Wednesday, December 12, 2012

Standards Narrative reflection (Also available on chalk and wire)

Oscar Alvarez
Dr. Ryan Rish
English 3241
December 12, 2012
Standards Narrative Reflection
1.      Students Articulate and analyze how the combination of language and image influences thinking and composing for all students.
Ø  The majority of the projects revolved around this concept. We explored our own interests in order to educate others of the intricacies of them eloquently and creatively. Sharing our own ongoing process in discussions should have been more encouraged in my opinion, since it would create a better system of creative exchange than simple blog posts of the final product could ever do. The relaxed deadline system worked well for the most part. The only time I did not feel so motivated to do anything was during the time space project, since it feels like a wasted opportunity when I do not have the chance to share it with everyone else.
2.      Compose and respond to film, video, graphic, photographic, audio, and multimedia
Ø  Composing products across different mediums allowed for everyone to tap into their particular skills. Matt made music, Samantha did photography, and I tapped into trading cards. The DS106 assignments I think were when the class reached its true potential on this course objective. Perhaps if you made these a higher priority and remixed the assignment to have us explain the educational purpose to others, it would make them feel much more relevant.
      3.   Interpret (i.e., “read”) and critique a variety of non-print and multimodal texts.
Ø  The articles we read tended to be relatively good reads, but the chapters in the Rheingold book devolved into trite redundancy. The jarring change between sharing our videos and creative projects to writing about the book probably alienated too many, it certainly made me lose interest. It was not until I stopped to read the book on my own accord without the ties of the blog post that I was able to stop and interpret what Rheingold was really trying to relay.
       4. Create lessons that require students to construct, analyze, and evaluate meaning from media, digital, and non-print texts.
Ø  The This I believe and affinity space videos achieved this the most. The crap detection did accomplish this as well, but the lack of focus across the groups made it get lost in the shuffle. The comment system for our blogs perhaps should have been done as an in-class activity. Similarly to the where I am from poem, this might have made the groups evaluate each other with more urgency and care.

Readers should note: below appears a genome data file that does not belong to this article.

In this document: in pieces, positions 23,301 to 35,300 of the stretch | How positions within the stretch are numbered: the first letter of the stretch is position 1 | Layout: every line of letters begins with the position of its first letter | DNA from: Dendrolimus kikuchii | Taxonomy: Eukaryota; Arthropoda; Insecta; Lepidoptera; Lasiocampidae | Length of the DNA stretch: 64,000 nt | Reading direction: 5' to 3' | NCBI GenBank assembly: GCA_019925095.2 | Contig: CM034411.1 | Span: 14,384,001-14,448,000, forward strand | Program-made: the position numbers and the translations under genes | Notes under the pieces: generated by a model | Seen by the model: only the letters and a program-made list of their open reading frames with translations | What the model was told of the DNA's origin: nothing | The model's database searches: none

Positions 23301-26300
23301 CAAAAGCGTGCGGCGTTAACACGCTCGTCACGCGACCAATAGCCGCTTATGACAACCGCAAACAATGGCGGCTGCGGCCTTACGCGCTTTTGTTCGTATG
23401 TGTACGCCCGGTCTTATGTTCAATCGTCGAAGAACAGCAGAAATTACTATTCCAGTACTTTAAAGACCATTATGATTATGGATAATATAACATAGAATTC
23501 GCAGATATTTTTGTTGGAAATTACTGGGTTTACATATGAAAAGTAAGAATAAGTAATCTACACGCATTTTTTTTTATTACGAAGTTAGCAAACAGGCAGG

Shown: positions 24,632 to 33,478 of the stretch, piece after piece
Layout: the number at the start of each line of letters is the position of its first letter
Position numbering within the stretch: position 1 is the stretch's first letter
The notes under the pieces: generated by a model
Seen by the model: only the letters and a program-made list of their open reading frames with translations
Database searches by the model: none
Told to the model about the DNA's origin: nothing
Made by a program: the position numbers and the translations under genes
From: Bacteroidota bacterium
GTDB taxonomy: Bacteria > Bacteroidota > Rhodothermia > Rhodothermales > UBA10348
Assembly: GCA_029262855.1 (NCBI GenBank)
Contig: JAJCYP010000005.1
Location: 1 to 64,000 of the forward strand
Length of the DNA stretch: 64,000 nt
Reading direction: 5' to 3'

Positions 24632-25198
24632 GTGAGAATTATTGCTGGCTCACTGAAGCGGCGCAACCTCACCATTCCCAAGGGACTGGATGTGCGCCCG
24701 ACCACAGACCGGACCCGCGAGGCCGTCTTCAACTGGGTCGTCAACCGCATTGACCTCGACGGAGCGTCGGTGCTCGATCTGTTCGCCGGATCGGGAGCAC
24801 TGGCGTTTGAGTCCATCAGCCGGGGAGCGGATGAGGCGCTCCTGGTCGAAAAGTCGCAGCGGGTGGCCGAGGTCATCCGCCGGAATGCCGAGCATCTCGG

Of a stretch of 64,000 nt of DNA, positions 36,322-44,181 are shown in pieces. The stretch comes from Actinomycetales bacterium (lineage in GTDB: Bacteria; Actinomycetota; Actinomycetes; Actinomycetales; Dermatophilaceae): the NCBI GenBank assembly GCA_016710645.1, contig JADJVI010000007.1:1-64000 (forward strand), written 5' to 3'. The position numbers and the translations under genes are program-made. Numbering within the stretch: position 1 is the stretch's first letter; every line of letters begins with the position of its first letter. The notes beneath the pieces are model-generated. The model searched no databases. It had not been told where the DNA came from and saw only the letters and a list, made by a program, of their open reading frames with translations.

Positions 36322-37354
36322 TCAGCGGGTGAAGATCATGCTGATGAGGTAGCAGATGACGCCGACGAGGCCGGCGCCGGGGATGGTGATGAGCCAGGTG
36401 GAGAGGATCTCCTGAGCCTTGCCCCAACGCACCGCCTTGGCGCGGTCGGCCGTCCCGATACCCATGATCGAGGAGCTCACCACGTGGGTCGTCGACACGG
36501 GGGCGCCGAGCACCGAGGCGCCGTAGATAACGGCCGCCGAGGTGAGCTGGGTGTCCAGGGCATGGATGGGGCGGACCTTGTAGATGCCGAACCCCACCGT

5.      Identify and explain the range and influence of print and non-print media and technology in contemporary culture, across social networks and on local and global levels.
Ø  The affinity space and transmedia activities highlighted this concept the most when I was in this class. It angered me I did not get to talk at all about my transmedia analysis about James Bond (Damn you Whovians!) but it was great to hear how these different pieces of pop culture have affected us all. The social networking is a particularly great aspect to look at, since communities and fandoms on the scale that they are now is a relatively recent development. The internet is rife with websites and boards solely dedicated to people with passions for one subject matter, allowing everyone to jump onboard and be informed on all the aspects about said matter.
6.      Use current technology to enhance learning and demonstrate confidence in exploring and critiquing emerging and historical technological applications.
Ø  I do not think this course objective was emphasized that much during my time in this class. As previously mentioned, I think the DS106 assignments could easily be given more emphasis to achieve an educational goal. The variety of ways the student can explore a particular concept will allow everyone to experience the power of technology in the classroom more than just a simple blog post about a book. I would certainly use them for when I teach English one day…

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